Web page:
^{*}

_{n,i,1}, … ,

*G*

^{*}

_{n,i,e}. The expected donor genome proportion in the interval is then 19

According to Hill (1993), who used results of Franklin (1977), Equation 19 can be extended to an infinite number of loci at positions *x*^{*}_{i,k}: 20with 21The probability depends on the genotypes of the loci flanking the interval (*i*, *j*) in generations BC_{s}_{−1} and BC* _{s}*. For telomere chromosome segments (

*j*= 1,

*j*=

*l*+ 1) 22where 23For nontelomere chromosome segments (1 <

_{i}*j*<

*l*+ 1) the probability can be calculated with the equations in Table 2.

_{i}The expected donor genome proportion on the homologous chromosomes originating from the nonrecurrent parent of a BC* _{n}* individual with genotype

*g*can then be determined as 24

_{n}### Response to selection:

We define response to selection *R* as the difference between the expected donor genome proportion μ in the selected fraction of a BC* _{n}* population and the expected donor genome portion μ′ in the unselected BC

*population: 25*

_{n}We consider a BC* _{n}* family of size

*u*generated by backcrossing one BC

_{q}

_{n}_{−1}individual of genotype

*g*

_{n}_{−1,}

*. With respect to this family 26denotes the expected donor genome proportion of the*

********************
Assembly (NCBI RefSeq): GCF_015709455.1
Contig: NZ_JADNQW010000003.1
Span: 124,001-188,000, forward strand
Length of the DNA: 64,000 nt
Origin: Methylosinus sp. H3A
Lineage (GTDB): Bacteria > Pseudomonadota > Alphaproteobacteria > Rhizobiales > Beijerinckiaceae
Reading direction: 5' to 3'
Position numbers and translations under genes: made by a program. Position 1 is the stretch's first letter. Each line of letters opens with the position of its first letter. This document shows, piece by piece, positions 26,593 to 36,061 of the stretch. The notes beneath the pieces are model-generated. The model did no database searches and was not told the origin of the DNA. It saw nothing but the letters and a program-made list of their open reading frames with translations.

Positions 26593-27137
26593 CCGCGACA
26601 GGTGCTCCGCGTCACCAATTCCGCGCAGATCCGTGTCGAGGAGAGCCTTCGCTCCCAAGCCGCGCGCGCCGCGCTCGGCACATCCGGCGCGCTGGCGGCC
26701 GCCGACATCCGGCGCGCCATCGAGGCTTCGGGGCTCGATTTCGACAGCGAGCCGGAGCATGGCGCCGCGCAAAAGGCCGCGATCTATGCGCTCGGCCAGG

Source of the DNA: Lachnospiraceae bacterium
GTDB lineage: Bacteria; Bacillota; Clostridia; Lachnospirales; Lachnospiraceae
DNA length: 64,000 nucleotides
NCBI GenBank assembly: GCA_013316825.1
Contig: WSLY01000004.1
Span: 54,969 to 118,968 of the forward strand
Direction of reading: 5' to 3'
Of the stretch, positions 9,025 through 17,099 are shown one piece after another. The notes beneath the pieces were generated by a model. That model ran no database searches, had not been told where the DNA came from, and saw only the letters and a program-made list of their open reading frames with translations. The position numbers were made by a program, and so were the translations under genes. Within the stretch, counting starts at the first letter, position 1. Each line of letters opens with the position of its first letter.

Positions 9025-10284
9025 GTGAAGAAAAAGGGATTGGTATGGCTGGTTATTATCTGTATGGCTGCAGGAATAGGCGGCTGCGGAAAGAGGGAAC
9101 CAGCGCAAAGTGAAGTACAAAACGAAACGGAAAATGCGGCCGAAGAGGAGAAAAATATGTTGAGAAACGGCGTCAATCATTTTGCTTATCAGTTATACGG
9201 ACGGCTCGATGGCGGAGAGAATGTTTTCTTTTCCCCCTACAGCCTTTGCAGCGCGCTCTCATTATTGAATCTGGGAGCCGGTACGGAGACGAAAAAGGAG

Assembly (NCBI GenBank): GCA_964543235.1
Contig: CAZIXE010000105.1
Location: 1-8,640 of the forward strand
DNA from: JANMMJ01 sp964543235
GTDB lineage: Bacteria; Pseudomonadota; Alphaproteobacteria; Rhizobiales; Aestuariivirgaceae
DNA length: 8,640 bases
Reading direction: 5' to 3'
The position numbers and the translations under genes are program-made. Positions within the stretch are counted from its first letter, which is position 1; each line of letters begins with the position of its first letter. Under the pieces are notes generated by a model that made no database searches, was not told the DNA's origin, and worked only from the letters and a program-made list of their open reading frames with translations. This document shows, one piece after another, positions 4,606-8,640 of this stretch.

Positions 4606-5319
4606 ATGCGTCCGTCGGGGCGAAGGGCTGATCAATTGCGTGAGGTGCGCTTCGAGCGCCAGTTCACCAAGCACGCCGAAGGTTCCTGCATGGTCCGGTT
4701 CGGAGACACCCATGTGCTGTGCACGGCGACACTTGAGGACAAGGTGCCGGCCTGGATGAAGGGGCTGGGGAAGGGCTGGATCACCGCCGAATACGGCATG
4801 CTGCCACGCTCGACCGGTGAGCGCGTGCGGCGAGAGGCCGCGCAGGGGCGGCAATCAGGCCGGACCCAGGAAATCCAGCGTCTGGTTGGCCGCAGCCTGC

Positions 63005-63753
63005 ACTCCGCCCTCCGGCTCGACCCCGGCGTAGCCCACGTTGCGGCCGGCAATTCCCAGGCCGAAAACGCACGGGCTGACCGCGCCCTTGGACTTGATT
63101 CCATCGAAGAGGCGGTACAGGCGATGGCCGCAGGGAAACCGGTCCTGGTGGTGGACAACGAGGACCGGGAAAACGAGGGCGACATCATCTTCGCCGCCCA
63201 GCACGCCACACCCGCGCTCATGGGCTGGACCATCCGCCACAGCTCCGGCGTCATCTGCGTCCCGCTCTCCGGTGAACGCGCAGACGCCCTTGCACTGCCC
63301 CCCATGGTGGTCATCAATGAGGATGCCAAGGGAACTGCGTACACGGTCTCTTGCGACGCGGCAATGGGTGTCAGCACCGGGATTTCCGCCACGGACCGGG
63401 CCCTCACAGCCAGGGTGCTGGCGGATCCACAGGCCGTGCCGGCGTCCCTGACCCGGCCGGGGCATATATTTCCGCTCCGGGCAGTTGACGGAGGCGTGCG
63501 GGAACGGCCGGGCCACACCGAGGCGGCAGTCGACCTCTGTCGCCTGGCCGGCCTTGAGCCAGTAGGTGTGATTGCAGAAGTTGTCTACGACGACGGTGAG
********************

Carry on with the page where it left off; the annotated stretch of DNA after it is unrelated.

_{q}*w*th best individual, where 27

We now consider *p* BC_{n}_{−1} individuals with genotypes *g _{n}*

_{−1,}

*(*

_{q}*q*= 1, … ,

*p*)that are backcrossed to the recurrent parent. Family size of family

*q*is

*u*such that the size of the BC

_{q}*population is*

_{n}*u*= ∑

*. From family*

_{q}u_{q}*q*, the

*w*best individuals are selected such that the selected fraction consists of

_{q}*w*= ∑

*individuals. We then have 28and 29Note that*

_{q}w_{q}*z*(

*g*) refers to one set of homologous chromosomes, whereas μ

_{n}*and μ*

_{n}^{′}

_{n}refer to both homologous chromosome sets. This results in the factors

^{1}/

_{4}and

^{1}/

_{2}in Equations 28 and 29.

### Numerical implementation:

Calculations for Equations 8 and 26 require enumeration of all realizations of the random vector *G _{n}*. For a large number of markers, a Monte Carlo method can be used to limit the necessary calculations. Instead of enumerating all realizations of

*G*, a random sample of realizations, determined with a random-walk procedure from the probability of occurrence of multilocus genotypes (Equation 3), can be used as basis for the calculations. The routines developed for implementing our theory are available in the software Plabsoft (Maurer